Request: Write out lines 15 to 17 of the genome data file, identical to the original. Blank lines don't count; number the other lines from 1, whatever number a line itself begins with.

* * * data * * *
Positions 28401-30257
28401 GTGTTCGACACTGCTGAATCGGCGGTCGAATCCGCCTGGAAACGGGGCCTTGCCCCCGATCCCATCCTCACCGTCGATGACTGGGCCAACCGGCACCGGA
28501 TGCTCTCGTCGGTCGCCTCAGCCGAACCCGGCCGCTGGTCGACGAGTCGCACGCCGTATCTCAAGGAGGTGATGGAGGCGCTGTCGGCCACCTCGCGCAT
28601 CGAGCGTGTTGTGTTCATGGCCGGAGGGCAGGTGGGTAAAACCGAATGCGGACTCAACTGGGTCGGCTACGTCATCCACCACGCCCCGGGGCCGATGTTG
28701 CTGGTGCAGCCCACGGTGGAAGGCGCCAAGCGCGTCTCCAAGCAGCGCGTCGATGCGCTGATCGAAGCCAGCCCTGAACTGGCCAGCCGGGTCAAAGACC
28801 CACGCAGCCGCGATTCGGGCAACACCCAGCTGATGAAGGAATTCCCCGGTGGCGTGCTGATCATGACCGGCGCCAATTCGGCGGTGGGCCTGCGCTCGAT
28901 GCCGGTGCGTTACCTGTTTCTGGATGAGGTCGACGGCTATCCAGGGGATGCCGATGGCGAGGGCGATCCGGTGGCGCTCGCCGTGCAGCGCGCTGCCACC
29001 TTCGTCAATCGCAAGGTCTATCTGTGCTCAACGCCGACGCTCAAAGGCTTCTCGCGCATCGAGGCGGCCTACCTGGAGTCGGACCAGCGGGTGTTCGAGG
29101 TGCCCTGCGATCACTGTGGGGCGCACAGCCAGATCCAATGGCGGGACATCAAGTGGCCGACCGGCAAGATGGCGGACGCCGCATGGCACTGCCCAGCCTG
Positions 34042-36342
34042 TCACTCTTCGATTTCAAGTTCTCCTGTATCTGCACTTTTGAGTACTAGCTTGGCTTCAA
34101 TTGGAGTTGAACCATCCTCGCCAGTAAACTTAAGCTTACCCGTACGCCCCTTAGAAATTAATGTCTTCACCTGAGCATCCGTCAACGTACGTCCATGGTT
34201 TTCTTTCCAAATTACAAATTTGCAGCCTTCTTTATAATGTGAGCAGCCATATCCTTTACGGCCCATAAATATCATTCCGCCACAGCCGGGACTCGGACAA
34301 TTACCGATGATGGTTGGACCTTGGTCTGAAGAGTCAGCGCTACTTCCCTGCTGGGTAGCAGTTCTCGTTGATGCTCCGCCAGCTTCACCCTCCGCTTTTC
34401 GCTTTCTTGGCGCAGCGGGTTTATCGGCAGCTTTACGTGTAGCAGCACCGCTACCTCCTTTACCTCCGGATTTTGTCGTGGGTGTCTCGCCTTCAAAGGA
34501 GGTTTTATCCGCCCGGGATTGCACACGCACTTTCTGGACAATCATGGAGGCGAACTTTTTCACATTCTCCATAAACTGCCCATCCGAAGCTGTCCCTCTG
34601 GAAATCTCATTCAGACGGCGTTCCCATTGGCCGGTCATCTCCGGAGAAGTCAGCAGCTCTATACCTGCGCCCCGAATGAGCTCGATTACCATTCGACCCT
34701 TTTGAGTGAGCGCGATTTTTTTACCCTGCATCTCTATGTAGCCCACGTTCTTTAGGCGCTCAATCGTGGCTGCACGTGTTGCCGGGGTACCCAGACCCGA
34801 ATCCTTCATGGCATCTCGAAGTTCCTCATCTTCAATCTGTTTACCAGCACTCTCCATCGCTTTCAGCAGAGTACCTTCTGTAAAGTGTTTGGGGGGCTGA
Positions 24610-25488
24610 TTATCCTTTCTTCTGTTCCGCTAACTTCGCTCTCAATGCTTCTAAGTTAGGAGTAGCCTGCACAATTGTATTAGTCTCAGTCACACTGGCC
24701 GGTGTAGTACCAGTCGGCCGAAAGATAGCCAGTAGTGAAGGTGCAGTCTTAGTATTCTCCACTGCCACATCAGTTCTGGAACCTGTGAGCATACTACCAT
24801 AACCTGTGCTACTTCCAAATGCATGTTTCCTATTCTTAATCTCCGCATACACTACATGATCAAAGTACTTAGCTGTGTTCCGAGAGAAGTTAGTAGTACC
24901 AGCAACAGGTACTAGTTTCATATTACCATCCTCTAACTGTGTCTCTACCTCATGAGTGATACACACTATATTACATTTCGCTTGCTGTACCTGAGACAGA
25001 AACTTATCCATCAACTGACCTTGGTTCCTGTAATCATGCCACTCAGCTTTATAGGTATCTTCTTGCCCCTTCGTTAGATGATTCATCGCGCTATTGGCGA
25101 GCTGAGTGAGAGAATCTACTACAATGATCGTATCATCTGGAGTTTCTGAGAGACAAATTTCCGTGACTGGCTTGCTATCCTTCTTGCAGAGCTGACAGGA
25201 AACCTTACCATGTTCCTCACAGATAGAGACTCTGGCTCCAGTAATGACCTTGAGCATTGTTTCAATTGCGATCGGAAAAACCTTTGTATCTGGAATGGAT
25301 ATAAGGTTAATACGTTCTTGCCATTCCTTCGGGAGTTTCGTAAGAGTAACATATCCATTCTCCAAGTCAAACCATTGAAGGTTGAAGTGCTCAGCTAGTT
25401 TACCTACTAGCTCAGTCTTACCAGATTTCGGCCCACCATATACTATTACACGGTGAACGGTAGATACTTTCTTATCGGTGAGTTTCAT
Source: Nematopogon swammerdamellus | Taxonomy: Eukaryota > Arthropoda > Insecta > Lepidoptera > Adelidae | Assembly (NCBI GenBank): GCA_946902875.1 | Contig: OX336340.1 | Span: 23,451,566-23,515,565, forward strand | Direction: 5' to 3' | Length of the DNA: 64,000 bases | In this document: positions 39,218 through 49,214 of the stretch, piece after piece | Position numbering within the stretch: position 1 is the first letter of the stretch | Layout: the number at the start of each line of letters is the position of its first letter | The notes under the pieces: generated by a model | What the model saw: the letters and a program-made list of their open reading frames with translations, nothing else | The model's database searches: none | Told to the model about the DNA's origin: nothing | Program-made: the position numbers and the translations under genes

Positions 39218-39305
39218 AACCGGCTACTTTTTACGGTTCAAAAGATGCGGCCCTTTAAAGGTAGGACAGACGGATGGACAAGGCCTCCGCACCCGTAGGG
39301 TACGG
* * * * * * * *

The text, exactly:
34401 GCTTTCTTGGCGCAGCGGGTTTATCGGCAGCTTTACGTGTAGCAGCACCGCTACCTCCTTTACCTCCGGATTTTGTCGTGGGTGTCTCGCCTTCAAAGGA
34501 GGTTTTATCCGCCCGGGATTGCACACGCACTTTCTGGACAATCATGGAGGCGAACTTTTTCACATTCTCCATAAACTGCCCATCCGAAGCTGTCCCTCTG
34601 GAAATCTCATTCAGACGGCGTTCCCATTGGCCGGTCATCTCCGGAGAAGTCAGCAGCTCTATACCTGCGCCCCGAATGAGCTCGATTACCATTCGACCCT